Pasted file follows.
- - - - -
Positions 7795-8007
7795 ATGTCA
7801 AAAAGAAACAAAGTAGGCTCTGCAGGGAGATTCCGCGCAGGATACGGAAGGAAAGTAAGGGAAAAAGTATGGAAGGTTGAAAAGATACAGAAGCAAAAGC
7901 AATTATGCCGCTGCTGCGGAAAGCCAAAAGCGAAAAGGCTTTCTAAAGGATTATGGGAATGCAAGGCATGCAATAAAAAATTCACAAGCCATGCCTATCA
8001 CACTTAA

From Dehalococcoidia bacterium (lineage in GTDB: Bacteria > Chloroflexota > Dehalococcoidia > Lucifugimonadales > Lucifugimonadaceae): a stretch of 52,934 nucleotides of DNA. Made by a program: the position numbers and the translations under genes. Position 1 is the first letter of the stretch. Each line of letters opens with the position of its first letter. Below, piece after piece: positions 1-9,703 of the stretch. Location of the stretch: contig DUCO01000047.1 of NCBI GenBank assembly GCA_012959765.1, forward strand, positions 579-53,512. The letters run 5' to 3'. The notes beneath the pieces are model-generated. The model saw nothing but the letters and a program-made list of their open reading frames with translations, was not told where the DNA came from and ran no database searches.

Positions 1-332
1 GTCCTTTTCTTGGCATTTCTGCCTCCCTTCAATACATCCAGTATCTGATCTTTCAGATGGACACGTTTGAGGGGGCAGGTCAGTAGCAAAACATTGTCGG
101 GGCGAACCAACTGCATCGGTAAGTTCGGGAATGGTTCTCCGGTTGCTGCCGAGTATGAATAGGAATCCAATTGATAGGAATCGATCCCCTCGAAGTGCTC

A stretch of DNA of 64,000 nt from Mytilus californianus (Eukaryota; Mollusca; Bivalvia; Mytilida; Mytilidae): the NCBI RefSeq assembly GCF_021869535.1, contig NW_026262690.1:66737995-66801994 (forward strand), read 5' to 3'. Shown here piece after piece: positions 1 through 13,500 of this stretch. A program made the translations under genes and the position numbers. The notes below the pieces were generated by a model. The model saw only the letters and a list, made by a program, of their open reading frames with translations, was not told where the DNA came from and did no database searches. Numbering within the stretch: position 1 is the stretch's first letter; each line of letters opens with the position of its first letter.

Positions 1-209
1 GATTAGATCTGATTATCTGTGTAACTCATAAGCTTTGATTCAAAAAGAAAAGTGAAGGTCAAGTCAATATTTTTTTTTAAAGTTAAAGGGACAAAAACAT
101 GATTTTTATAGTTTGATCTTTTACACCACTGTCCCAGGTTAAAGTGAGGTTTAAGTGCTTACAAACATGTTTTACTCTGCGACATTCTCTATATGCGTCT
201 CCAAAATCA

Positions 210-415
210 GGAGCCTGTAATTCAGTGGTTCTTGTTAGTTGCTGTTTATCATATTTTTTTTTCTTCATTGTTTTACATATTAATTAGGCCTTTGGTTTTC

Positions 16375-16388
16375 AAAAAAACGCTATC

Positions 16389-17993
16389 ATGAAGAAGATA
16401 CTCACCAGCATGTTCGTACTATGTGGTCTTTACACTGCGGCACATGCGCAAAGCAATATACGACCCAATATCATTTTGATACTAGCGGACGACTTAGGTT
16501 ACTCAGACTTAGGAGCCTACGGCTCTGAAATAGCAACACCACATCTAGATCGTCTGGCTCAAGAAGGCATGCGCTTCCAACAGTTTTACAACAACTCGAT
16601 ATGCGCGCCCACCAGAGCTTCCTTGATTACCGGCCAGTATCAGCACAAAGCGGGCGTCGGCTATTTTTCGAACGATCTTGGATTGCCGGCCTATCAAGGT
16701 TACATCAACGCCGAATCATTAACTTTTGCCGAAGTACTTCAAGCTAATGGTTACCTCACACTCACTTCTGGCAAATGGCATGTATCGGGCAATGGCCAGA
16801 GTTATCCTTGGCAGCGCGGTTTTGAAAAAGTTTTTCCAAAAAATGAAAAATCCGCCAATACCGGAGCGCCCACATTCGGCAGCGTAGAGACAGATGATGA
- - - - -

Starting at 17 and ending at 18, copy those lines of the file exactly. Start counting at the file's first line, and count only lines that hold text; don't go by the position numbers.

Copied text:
Positions 16375-16388
16375 AAAAAAACGCTATC